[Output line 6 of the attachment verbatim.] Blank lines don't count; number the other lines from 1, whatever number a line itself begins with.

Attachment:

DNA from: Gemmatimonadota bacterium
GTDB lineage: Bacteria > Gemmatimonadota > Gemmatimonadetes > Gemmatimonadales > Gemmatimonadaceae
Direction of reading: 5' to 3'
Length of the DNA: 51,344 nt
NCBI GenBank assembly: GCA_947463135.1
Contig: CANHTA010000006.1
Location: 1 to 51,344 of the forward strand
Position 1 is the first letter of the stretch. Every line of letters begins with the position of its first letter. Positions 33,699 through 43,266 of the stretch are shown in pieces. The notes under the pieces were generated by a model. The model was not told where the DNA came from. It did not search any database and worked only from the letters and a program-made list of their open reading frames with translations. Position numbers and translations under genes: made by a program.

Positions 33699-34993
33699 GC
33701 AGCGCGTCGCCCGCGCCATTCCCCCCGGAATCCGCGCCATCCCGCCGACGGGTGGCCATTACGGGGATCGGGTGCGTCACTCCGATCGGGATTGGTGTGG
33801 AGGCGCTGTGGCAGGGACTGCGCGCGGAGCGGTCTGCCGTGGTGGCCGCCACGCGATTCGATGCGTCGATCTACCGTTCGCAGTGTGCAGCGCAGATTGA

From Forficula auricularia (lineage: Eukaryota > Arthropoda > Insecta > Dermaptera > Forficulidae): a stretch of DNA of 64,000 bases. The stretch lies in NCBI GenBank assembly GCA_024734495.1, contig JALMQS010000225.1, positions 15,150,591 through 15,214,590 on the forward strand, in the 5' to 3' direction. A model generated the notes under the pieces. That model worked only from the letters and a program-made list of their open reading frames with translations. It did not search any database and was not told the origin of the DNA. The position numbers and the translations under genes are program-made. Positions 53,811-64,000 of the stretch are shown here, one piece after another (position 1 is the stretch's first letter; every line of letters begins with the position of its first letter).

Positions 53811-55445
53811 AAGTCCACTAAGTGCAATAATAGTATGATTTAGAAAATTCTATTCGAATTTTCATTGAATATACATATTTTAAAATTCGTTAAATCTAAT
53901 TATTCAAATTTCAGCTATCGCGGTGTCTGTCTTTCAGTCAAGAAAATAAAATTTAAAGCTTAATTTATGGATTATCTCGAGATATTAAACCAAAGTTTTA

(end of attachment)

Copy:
Contig: CANHTA010000006.1